Sloths are medium-sized mammals found in the canopy layer of the lowland tropical forest of south and central America: this includes the popular amazon rainforest also known as the “Amazonia”.
Conditions at the rainforest include: heavy amount of precipitation that persist year round, moderate daily temperatures that alternate between 70-90°F, a high relative humidity that overshadows this temperature to make the forest feel much warmer, a speedy rate of decomposition which leaves the bare grounds of the forests throughly siphoned of existing nutrients, and a very high diversity of living organism (plants, animals and planktons) which bestows the Amazonia the title for being the most biologically diverse ecosystem on the planet.
Special mention: Tropical rainforests are also a special dwelling place for unbelievably large sized mosquitoes. These creatures can inflict painful ‘bites’ that if given the natural abilities, they can chew. The amazon rainforest is definitely no home for anything less sturdy than a sloth.
The two extant families of sloths
Modern day sloths exist in two distinct families which include: the two fingered sloth: those possessing two claws on each forelimb, and three fingered sloths: those possessing three fingers on each forelimb.
In this article, we pick up from where most other publications left: that sloths live in the tropical rainforest forest of central and southern america, and give a more detailed breakdown of where each species of sloths occur within this large ecosystem.
Two Toed Sloths
Two toed sloths as mentioned above are members of the sloth group possessing two claws which serves as an extension of their forelimbs.
They are generally sturdier than their three toed counterparts and can be physically distinguished from them by their fast paced nature and relatively larger appearance.
Two toed sloths belong to the family: Megalonychidae and Genus: Choloepus.
They occur in two species namely:
- Linnaeus’s two toed sloth.
- Hoffmann’s two toed sloth.
An alternate but uncommon name for the two toed sloths is ‘unaus’. Below, we describe briefly and identify the habitat location of each species of two toed sloths.
1) Linnaues’s two-toed sloth (Choloepus didactylus)
Linnaeus’s two toed sloth are medium sized mammals that rival the side of a small dog. They have long shaggy coating, brown in color with a thick soft layer of dense underfur.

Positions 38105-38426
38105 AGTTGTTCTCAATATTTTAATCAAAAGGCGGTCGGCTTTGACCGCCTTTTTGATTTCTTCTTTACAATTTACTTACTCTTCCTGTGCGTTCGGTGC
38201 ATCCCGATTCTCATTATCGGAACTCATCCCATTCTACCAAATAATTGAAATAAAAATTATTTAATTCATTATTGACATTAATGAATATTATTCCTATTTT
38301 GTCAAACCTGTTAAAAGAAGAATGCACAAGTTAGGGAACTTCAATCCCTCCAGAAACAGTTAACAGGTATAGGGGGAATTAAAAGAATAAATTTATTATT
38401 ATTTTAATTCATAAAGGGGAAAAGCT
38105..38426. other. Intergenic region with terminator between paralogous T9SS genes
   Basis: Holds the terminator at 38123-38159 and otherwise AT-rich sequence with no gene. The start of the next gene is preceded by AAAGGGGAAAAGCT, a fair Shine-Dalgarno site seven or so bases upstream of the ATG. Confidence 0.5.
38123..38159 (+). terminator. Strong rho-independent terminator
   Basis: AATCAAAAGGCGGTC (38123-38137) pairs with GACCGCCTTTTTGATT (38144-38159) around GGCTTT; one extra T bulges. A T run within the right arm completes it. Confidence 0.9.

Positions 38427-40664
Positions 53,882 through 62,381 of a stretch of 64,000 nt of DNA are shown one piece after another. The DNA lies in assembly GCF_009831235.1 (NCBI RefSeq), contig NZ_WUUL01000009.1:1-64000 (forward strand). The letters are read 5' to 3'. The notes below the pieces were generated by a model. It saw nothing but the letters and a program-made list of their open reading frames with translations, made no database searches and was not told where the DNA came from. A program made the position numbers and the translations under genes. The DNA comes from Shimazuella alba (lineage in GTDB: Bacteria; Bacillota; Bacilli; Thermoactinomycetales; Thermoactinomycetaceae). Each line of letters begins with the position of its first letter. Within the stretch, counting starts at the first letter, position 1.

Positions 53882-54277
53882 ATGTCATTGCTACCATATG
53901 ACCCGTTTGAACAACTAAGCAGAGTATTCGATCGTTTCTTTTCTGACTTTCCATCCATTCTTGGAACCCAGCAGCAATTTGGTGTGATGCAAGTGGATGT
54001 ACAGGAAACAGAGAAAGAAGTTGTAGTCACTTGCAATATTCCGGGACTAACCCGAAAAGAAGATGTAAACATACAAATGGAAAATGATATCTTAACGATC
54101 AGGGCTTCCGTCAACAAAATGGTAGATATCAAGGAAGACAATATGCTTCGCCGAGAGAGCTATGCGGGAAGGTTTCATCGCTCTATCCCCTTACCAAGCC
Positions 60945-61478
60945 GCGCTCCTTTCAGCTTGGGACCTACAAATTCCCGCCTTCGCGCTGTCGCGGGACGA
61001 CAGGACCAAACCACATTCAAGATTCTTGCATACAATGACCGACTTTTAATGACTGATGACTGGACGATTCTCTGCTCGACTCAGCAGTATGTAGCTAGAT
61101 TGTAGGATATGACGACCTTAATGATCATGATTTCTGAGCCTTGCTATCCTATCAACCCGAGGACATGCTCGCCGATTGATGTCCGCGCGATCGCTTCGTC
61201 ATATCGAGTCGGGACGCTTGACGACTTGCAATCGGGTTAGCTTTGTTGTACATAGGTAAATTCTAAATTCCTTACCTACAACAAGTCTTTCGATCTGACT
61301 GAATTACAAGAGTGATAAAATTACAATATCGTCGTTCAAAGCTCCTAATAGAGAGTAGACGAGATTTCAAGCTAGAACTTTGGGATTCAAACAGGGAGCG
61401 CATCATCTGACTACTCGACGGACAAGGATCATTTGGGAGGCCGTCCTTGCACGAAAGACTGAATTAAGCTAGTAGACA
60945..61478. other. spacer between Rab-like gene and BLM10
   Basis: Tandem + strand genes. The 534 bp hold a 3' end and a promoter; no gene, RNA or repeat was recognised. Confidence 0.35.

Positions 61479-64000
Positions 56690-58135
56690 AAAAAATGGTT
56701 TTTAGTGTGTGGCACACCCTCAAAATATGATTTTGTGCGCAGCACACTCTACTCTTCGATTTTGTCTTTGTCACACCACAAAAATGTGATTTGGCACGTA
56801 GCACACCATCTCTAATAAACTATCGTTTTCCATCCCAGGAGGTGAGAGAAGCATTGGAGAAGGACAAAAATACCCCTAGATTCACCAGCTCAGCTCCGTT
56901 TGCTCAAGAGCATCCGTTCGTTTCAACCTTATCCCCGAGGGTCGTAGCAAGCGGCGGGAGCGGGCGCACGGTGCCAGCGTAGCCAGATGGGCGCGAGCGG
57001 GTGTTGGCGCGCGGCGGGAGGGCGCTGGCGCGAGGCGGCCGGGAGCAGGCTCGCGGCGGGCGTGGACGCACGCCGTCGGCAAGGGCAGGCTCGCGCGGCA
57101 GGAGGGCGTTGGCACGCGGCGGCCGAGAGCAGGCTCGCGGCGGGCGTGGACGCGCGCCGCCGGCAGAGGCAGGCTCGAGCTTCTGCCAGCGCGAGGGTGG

The hairs representing the outer part of the coating are grooved longitudinally with green algae residing in them. This gives the animals a greenish tinge that helps camouflage them from felid and bird of prey predators that hunt by sight.
Linnaeus’s two toed sloths have snouts that somewhat resemble those of pigs (an even makes them look like pigs) and are primarily differentiated from their closest brothers from the coloration on their necks. Adults can weigh up to 8 kg and live for up to 30 years or more in captivity. Their mean average lifespan under human care (or in captivity) is around 12 years.
In the canopy layer of the tropical and subtropical forest of Northern south america east of the andes and south to the central amazon basin. Temperatures in this habitat usually averages at 25.2 degrees Celsius.
2) Hoffmann’s two-toed sloth (Choloepus hoffmanni)
Hoffmann’s two toed sloths have tan to light brown shade of fur with a much lighter coloring on the face. They weigh equally as much as the Linnaeus’s species and appear physically similar to them; they also have long snout that resemble those of pigs and also makes them look like them.
Distributed between the mature secondary and deciduous rainforest of Central and Southern America from Nicaragua to Peru and western Brazil. The inhabit the canopy layers of these forests.
Three Toed Sloth
Three toed sloths are members of the modern day group of sloth possessing three curved claws serving as an extension of their forelimbs. They are much smaller, less stronger and less sturdier than their cousins: the two toed sloths.
Three toed sloths have a marked coloration on their faces which confers them a perpetually smiling expression all the time.
They have forelimbs that are around 50 percent longer than their hind limbs and have stubby little tails that are more conspicuous than those of the two toed variety and are used for digging scatting holes.
Three toed sloths belong to the family: Bradypodidae and Genus: Bradypus.
They occur in four species namely:
- Brown throated three-toed sloth.
- Pale throated three toed sloth.
- Maned three toed sloth.
- Pygmy three toed sloth.